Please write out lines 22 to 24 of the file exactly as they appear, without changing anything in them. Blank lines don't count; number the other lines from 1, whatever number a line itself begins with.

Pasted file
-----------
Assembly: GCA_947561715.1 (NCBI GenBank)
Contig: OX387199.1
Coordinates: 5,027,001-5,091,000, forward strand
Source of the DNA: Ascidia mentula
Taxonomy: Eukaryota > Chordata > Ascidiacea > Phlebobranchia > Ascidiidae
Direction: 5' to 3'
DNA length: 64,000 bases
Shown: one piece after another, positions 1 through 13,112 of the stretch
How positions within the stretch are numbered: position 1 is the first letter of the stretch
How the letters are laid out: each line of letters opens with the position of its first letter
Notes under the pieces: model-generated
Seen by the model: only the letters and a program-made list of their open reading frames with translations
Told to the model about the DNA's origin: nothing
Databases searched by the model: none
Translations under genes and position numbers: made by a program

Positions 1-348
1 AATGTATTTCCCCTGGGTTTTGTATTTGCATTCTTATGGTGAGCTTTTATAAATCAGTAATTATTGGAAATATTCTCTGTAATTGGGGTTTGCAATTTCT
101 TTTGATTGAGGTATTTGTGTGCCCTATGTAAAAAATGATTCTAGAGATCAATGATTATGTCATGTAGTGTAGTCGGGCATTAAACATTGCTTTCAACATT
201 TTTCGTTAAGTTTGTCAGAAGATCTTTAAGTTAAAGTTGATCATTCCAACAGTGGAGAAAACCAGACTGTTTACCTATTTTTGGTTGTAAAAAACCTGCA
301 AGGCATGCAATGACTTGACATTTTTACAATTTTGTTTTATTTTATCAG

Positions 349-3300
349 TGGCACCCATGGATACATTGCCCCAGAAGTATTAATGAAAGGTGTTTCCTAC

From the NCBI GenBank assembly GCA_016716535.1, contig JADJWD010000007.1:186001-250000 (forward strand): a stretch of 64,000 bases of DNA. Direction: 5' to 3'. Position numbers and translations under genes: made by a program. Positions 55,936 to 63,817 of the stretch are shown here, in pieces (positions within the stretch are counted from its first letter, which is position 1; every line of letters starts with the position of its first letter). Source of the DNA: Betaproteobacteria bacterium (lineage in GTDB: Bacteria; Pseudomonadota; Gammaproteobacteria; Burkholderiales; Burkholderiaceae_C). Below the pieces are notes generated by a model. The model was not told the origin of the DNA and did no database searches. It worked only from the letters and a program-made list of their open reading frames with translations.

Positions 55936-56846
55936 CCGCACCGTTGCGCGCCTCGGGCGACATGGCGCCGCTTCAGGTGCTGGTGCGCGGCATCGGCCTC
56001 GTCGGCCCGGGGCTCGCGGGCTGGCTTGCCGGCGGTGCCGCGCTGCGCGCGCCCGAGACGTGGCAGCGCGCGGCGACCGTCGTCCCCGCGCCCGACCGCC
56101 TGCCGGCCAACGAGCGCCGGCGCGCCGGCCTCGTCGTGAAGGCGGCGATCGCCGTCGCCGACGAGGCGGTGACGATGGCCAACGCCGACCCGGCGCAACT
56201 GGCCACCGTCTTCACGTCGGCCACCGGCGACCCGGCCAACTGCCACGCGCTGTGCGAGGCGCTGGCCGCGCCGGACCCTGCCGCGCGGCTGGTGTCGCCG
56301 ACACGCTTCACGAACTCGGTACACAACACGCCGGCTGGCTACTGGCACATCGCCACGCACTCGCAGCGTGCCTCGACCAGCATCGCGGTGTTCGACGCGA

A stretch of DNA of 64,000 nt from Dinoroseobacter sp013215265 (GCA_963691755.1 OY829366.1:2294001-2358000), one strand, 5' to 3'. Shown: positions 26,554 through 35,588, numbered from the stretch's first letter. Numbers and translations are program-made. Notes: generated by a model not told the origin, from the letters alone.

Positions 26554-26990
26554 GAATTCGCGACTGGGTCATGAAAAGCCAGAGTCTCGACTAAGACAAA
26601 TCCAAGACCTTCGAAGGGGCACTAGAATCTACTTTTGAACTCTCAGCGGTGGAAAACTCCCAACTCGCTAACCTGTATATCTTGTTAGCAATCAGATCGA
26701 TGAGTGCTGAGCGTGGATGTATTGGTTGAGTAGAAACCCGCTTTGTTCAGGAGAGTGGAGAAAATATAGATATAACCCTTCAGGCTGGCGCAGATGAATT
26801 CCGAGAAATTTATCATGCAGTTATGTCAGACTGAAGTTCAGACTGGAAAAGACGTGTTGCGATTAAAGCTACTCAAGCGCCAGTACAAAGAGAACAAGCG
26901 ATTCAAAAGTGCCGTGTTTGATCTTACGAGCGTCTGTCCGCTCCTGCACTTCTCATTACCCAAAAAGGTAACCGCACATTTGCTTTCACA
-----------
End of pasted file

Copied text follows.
349 TGGCACCCATGGATACATTGCCCCAGAAGTATTAATGAAAGGTGTTTCCTAC

From the NCBI GenBank assembly GCA_016716535.1, contig JADJWD010000007.1:186001-250000 (forward strand): a stretch of 64,000 bases of DNA. Direction: 5' to 3'. Position numbers and translations under genes: made by a program. Positions 55,936 to 63,817 of the stretch are shown here, in pieces (positions within the stretch are counted from its first letter, which is position 1; every line of letters starts with the position of its first letter). Source of the DNA: Betaproteobacteria bacterium (lineage in GTDB: Bacteria; Pseudomonadota; Gammaproteobacteria; Burkholderiales; Burkholderiaceae_C). Below the pieces are notes generated by a model. The model was not told the origin of the DNA and did no database searches. It worked only from the letters and a program-made list of their open reading frames with translations.

Positions 55936-56846